Holes in the fabric

An exhibit themed "Sacred Spaces" brings together Jewish artists in the Twin Cities Area to create pieces of artwork which will be featured at the Sabes Jewish Community Center this December.

According to The Star Tribune Rachel Breen, an art professor at Anoka Ramsey Community College, as well as nine other artists will each work in a temporary art gallery at the community center two days during mid-November preparing pieces for the an exhibit to be held later this year.

The artists who are participating in the center's "10 artists in 30 days" exhibit work with the door open, amid the clamor of young children and elderly guests and encourage the visitors to watch and ask questions. Their work, which they will later finish in their own studios, will be featured in December's exhibit, "Sacred Spaces."

Breen tells The Star Tribune that she hopes her work will prompt critical thinking. The theme of her piece addresses the ability to find the sacred in the mundane. She creates holes with a machine typically meant to bring fabric together and asks the question, "How far can things go before they fall apart?"

Love of the ride

"Funemployment" is what Freddy Jackson, once a St. Paul concierge, calls his own personal world of unemployment.

This past fall, Jackson has been spending his spare time driving around Minneapolis and St. Paul randomly picking up people waiting at MTC bus stops, wrote TD Mischke of City Pages.

According to City Pages, when Jackson's grandfather died last February, leaving him a small inheritance Jackson bought an old MTC bus from a Hastings junkyard for $2,000.

"I'm on the road," Jackson told City Pages with a grin. "I drove 26 people around the city today. No charge"

According to City Pages, Jackson said he has been driving around on Mondays, Wednesdays, and Fridays for about six hours each day, picking up random people waiting for their regular buses.

"I tell them I'll get them where they're going faster, plus they can grab something cold from the cooler. I have hot coffee on hand, too," Jackson said.

According to Mischke, Jackson is currently living off of unemployment and is looking for work, but will lament the day he has to park his bus and move on.

"I've had people try and pay me for this, but I won't take it," he says. "One guy tried to stick a hundred-dollar bill in my shirt pocket just to help cover the gas. I told him Grandpa is covering the gas."

Jackson offers all the services a concierge would to his riders. Sally Sundeen told City Pages that once Jackson picked her up and drove her straight to her job at the University of Minnesota. Not only did she get a cup of coffee with sugar and cream, but when they arrived he walked her to the door and held it open for her.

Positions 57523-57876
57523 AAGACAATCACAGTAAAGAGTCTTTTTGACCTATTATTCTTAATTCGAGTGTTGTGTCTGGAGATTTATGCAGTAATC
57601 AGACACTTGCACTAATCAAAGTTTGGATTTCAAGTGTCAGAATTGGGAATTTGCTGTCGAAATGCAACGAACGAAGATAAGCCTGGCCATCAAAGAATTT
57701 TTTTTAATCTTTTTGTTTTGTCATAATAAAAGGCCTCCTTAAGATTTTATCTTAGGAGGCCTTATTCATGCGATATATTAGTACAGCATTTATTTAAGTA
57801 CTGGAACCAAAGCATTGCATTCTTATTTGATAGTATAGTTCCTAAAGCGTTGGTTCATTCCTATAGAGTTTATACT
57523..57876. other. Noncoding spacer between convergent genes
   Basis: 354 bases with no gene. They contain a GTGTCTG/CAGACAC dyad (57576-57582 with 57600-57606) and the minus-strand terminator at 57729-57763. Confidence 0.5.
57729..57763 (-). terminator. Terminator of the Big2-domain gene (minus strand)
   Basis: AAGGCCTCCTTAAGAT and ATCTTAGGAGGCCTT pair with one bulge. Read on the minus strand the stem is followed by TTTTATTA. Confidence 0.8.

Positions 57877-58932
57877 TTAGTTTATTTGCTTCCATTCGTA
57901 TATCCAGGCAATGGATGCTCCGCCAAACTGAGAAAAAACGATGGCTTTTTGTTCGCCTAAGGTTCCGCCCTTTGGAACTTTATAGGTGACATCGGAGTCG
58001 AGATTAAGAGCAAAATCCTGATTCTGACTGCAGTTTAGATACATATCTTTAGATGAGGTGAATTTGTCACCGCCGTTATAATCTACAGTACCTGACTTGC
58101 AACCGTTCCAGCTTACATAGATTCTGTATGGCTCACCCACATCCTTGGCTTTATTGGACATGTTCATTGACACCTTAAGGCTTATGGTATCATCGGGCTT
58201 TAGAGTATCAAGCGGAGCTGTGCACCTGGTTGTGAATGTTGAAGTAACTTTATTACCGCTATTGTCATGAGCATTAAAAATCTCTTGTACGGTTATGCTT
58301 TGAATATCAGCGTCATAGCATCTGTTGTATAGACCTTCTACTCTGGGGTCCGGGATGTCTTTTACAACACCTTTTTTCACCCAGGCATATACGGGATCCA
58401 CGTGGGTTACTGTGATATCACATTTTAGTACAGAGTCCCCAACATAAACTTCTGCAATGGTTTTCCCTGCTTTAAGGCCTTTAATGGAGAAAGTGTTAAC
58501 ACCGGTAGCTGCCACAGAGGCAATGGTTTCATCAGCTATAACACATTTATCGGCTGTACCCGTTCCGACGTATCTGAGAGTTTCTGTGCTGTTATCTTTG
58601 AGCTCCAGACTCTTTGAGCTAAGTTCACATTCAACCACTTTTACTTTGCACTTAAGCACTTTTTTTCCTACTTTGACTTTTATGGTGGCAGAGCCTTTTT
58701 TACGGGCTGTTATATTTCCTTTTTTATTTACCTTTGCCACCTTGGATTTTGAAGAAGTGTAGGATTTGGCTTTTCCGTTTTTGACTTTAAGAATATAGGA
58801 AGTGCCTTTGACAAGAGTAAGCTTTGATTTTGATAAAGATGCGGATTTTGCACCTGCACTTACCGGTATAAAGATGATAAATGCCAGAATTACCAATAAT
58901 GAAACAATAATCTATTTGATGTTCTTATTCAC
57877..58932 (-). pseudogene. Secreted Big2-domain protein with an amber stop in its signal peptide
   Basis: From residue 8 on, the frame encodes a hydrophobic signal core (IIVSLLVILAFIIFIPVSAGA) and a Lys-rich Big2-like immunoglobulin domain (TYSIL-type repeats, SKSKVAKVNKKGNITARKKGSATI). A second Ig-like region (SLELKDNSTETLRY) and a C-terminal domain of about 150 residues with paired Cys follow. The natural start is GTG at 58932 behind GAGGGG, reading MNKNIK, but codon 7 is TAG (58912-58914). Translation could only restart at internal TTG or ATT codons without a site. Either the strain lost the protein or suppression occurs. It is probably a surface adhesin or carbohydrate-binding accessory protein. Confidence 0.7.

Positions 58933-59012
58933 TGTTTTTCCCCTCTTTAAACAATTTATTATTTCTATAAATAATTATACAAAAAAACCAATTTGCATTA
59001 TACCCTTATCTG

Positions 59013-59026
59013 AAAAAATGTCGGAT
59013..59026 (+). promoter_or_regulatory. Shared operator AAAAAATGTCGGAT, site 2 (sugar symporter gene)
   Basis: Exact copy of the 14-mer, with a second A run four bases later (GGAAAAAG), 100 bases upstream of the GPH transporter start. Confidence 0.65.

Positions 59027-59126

Often, new arrivals to the bus are greeted with music, either played over the sound system, or sung to by other passengers.

"I was driving through Dinkytown during homecoming week, and I had five or six students on the bus singing 'My Girl' right along with the stereo. The sun was shining so bright, and the air was crisp and cool, and I said to myself, life is just a series of moments, you know, some better, some worse, and this one is as good as any I've ever known," Jackson said.

Don't Ask

The Supreme Court decided that the military's "don't ask, don't tell" policy that prohibits gays and lesbians from serving openly in the military will continue to be enforced while it is being challenged in a federal appeals court.

According to The New York Times, the justices denied the request to have the enforcement banned during the appeal in an unsigned, two-paragraph order.

The order did not discuss the merits of the case and provided no explanation or indication of dissent but did note that Justice Elena Kagan has opted to recuse herself from the case, reported The Washington Post.

Kagan, who has openly criticized the policy, may have based her decision to recuse herself on her service as President Obama's solicitor general which called for her to make key decisions regarding the administration's response to the suit.

Of course this raises the possibility of a 4 to 4 tie should the Supreme Court be called to rule on the case. Whatever Kagan's reasoning, her decision and the potential for a tie, lends more importance the circuit court's ruling. If there is a tie, the lower court's decision will stand but will not set the same kind of national precedent.

President Obama criticized China for what he called unfair trade practices after the Group of 20 economies made the decision to put off most of the work needed to monitor and address global economic imbalances for future meetings, reported The New York Times.

According to USA Today G-20 leaders agreed to set guidelines that could be used to measure economical imbalances between themselves but left discussion of the larger details for next year's summit.